You can add all the cut and paste links you want HawkEye, or you can go to you can behave yourself), and ASK the former NCOIC of Hill AFB Hog Depot, who is currently writing a book on the A-10.

              He posts under the name Diceman, and he knows more about the A-10 than the rest of the world combined. He will answer any and all questions you may have about the A-10, including the full history of the GAU-8/A, and it's development.

              The A-X requirement came before the Avenger.


              • #22
                griftadan, thanx for the compliment. :)

                I am lucky enough to be board admin at , the online home of the A-10.

                Therefore i've had tremendous access to the Warthog community, and have learned a great deal about the most lethal tank killer ever devised. :)

                It's a great site- feel free to check it out.


                • #23
                  these two weapons were intended for different goals and uses. Americans were worried about number of Russian tanks in Europe so they wanted something to take care of it. A-10 is a "close air support" and tanks were always its primary targets. The smaller Su-25 is more intended for broader use than only tanks. You can see it even from the weaponry systems. The basic Su-25 weapon are unguided rockets, not a gun....

                  Each does what it was intended for.....


                  • #24
                    The A-10's mission IS CAS, but why do you assume that it's primary targets are tanks? It's primary targets are anything the grunts on the ground call to be attacked. And why do you think the Su-25's main weapons are unguided rockets? the Su-25 can carry: Cannon: 1 GSh-6-N-30 30mm rotary
                    AS-7/9/11/12, AA-8 Aphid, FAB-250, UV-32-57, FAB-500, 500kg LGB, FAB-250

                    Those include A2A. A2G, rockets, missiles, etc...
                    Meddle not in the affairs of dragons, for you are crunchy and taste good with ketchup.

                    Abusing Yellow is meant to be a labor of love, not something you sell to the highest bidder.


                    • #25
                      Both aircraft are intended to fill the same role.

                      The A-10 just fills it better.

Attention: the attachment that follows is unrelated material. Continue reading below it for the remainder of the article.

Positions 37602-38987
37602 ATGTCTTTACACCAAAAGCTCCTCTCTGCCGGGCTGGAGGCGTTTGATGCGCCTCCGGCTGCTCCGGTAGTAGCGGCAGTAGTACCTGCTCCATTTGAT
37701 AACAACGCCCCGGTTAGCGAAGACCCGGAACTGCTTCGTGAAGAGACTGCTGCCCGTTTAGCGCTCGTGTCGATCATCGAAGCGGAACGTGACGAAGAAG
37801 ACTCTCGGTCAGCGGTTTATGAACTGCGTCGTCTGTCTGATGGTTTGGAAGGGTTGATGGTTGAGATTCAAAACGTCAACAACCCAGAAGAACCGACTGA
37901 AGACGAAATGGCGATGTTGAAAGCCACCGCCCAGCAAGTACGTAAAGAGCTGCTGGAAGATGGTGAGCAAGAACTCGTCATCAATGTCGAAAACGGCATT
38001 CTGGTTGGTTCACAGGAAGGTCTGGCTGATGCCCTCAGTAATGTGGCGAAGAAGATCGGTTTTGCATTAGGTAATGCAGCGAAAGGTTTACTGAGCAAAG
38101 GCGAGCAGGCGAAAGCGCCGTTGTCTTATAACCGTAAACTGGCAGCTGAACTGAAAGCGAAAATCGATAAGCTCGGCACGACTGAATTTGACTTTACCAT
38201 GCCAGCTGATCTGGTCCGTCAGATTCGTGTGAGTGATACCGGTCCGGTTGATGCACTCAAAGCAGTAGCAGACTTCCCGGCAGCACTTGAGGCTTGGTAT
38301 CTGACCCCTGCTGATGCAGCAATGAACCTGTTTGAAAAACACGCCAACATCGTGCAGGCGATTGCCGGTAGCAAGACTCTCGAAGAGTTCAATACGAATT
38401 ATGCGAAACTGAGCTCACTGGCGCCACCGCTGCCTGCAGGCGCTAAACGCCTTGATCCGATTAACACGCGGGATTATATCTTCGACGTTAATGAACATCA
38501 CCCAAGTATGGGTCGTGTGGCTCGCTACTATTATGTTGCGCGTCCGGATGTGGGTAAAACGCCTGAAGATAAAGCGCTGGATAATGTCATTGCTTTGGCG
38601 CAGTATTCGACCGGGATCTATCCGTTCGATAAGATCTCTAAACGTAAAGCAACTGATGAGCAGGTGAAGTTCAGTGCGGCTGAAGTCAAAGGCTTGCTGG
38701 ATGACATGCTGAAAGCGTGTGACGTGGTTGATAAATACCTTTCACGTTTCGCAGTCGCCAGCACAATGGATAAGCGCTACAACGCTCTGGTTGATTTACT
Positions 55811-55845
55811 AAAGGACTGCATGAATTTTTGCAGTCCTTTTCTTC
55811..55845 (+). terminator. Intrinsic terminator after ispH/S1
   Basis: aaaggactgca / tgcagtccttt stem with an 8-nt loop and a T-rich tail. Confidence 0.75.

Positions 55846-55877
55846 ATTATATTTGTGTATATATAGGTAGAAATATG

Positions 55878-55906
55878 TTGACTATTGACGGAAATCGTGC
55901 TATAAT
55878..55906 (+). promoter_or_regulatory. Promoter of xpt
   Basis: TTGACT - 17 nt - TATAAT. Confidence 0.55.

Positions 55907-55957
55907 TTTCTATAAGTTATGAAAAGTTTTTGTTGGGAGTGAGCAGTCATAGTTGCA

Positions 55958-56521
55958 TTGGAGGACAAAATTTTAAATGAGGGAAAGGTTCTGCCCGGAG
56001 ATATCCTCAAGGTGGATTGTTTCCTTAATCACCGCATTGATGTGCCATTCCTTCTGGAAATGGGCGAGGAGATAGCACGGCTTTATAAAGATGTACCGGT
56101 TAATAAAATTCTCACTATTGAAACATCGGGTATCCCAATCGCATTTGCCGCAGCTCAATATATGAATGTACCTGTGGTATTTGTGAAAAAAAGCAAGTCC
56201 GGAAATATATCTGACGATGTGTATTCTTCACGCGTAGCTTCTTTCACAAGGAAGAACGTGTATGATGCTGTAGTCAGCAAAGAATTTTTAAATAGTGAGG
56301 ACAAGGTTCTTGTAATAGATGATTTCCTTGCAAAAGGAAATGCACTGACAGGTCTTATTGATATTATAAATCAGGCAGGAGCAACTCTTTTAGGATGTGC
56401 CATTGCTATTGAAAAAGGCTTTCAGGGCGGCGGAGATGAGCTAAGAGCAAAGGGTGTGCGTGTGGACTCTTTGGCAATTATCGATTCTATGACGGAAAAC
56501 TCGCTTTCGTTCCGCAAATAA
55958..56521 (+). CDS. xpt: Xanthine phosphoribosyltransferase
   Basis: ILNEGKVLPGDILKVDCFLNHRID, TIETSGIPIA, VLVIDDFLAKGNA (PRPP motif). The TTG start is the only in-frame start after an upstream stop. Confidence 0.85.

• #26
                        I was just thinking of making a thread about whether the A-10 or Su-25 was the better CAS plane, but I see someone else has done it already. Anyone care to add to this debate without getting carried away with the GAU-8?

                        Here are some new questions to consider:
                        -Which plane is more reliable?
                        -Which plane is more worth the money?


                        • #27
                          Originally posted by bigross86 View Post
                          the Su-25 can carry: Cannon: 1 GSh-6-N-30 30mm rotary

                          The Su-25 CANNOT carry a 30mm rotary cannon.

                          The Su-25's built-in gun is the twin-barrel 30mm GSh-30 cannon.

                          The Su-25 can also carry two SPPU-22-1 pods (each with one twin-barrel 23mm GSh-23L cannon and 260 rounds) or two SPPU-687 pods (each with one single barrel 30mm GSh-301 cannon and 150 rounds).
                          Last edited by Shipwreck; 15 Oct 08,, 17:08.


                          • #28
                            Originally posted by Fury View Post
                            I suppose the SU-25 has the same cannon as the BMP-2 and 3 only a twin barrelled configuration.
                            BMP-2 uses the single-barrel 30mm 2A42 cannon.

                            BMP-3 uses the single-barrel 30mm 2A72 cannon.

                            Originally posted by Fury View Post
                            I have a shell on my desk that is 30x165, where is this from? there are no markings visible probably worn off.
                            Electric-primed : aircraft and naval applications

                            Percussion-primed : land-based applications
                            Last edited by Shipwreck; 15 Oct 08,, 17:24.


                            • #29
                              Originally posted by Anon View Post
                              There is also APDSDU ammunition that is used in the GoalKeeper CIWS that uses the same GAU-8/A gun of the A-10. That ammunition has a Mv of 1,280 m/s (4,200fps) and a projectile weight of 325 grams.
                              APDS-T :
                              * projectile mass : 225 grams
                              * muzzle velocity : 1,225 mps
                              * muzzle energy : 168,820 joules


                              • #30
                                Originally posted by Proyas View Post
                                I was just thinking of making a thread about whether the A-10 or Su-25 was the better CAS plane, but I see someone else has done it already. Anyone care to add to this debate without getting carried away with the GAU-8?

                                Here are some new questions to consider:
                                -Which plane is more reliable?
                                -Which plane is more worth the money?
                                Question 1 - To close to tell
                                Question 2- Irelevant. Nobody else except the US has A-10 and they can afford it.